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Monday, September 30, 2013

From Beatles to Boating and From Kilts to a Canine... Our Journey to All Things Great British (Part 1)

We arrived in Liverpool, England on our first Ryan Air flight.  Ryan Air is one of Europe's low cost carriers offering many flights as low as $10 per flight.  We were lucky enough to find a 19.99 Euros deal that got us safely to our next land of adventure.  Although the tickets are cheap the airline makes up for it by elevated costs for checked baggage.  This leg of our journey cost us approximately 100 Euros.  We would definitely recommend it when in Europe and need to move around between countries.  In comparison, to take the trains and go through the chunnel from where we were would have been about 600 Euros.
Boarding our flight to Liverpool
It was a quick 1 1/2 hour flight to the overcast skies of England.  Our stay in Liverpool would be only a couple of days, but we were determined to make the best of it.  After seeing all that the land of the Beatles had to offer we were to meet our friend Ken in Chester and then take the journey with him to Stone to board his friend's canal boat for a week long cruise on the Trent and Mersey Canal.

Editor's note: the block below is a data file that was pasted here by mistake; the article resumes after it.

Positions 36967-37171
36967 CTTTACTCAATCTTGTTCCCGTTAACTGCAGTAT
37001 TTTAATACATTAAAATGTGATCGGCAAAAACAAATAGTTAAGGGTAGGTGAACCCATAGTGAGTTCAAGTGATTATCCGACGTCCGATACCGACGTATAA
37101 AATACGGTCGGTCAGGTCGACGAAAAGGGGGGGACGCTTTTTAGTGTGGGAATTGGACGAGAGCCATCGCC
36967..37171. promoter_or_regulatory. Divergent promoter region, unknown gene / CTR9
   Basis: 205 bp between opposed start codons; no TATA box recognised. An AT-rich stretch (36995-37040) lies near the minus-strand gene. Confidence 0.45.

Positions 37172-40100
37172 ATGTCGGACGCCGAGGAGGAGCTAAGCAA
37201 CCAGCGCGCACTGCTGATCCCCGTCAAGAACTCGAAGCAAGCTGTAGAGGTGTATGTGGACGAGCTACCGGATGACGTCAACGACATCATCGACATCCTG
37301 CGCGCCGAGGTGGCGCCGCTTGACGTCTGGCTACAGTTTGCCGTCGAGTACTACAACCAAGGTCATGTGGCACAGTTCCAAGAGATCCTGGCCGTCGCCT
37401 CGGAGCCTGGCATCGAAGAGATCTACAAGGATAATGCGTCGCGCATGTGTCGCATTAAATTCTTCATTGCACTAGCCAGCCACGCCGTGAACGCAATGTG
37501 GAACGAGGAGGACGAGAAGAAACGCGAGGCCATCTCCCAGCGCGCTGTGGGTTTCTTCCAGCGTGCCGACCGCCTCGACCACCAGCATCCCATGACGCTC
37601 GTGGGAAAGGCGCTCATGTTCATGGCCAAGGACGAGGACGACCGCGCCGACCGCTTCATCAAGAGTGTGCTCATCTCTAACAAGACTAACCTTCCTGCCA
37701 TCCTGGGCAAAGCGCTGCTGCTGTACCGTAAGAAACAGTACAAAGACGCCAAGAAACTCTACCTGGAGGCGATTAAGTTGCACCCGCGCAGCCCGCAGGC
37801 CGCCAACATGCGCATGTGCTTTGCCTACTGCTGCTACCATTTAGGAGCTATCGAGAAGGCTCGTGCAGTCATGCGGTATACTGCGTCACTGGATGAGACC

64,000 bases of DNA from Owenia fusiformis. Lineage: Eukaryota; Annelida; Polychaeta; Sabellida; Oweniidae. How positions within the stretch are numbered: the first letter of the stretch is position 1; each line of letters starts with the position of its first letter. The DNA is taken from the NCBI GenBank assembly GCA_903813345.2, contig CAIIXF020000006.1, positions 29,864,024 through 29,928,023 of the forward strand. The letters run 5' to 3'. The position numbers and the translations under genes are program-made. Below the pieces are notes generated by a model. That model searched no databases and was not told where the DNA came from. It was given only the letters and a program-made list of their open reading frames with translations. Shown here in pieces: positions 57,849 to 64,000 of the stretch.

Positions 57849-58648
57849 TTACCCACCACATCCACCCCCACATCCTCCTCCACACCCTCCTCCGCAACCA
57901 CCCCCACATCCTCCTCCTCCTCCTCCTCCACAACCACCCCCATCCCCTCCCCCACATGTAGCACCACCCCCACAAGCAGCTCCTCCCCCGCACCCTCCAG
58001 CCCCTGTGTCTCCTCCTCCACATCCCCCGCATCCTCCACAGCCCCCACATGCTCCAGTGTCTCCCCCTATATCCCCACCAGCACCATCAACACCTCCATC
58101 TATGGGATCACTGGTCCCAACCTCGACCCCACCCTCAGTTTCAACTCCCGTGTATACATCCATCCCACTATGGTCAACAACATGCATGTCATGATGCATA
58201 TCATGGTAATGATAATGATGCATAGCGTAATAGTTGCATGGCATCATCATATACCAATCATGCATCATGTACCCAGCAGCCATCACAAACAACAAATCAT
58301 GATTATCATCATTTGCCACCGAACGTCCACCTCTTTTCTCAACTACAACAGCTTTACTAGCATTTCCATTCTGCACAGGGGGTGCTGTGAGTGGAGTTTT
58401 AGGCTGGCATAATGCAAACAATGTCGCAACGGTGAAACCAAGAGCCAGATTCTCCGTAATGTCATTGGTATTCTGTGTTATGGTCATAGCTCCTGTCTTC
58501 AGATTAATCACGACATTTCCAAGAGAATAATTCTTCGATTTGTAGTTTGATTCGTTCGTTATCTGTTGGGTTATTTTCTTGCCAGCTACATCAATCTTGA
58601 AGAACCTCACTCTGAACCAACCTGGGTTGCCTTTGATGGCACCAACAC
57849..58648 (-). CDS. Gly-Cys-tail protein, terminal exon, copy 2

While in Liverpool we used our Hilton points to pamper our stay a bit in the heart of the City near the Albert Dock.  Liverpool's strong working class roots appeared to be developing and turning itself into quite a cosmopolitan city complete with a repurposed dock area filled with fancy shops and high end restaurants.  There were plenty of new buildings, central shopping areas and entertainment near our hotel.  This area provided us with a nice balance between the old town section with its pubs and Beatles mania and the new section with its bustling crowds of the young and posh.  

We ran into some computer troubles along our journey and had many questions about a variety of encounters we have had with our laptop.  Luckily Liverpool had an Apple store with two very helpful, blue shirted guys that answered all of our questions and set our computer straight again.  
Mathew Street, the Beatles old stomping grounds
Our long awaited meal at an English pub.  Amy had the fish and chips and I had the steak and ale pie.
The moisture started to come down, so we ventured inside to find an umbrella and of course shop for  hats and fascinators.  Amy was particularly impressed with this one.  I called it 'a collection of dead ficus branches'.  We both agreed that the 90 pounds price tag was a wee bit too much and found our way to the umbrella section. 
Photo opportunity for Villa in front of the White Star pub
The Cavern Club where The Beatles gained much of their popularity.  We had a couple of pints here listening to Beatles cover bands.
White Star Lines had their home base in Liverpool and the Titanic had Liverpool as its registered port.  Liverpool was port to many departures to various western ports.  We found the small print to the right of this old poster interesting.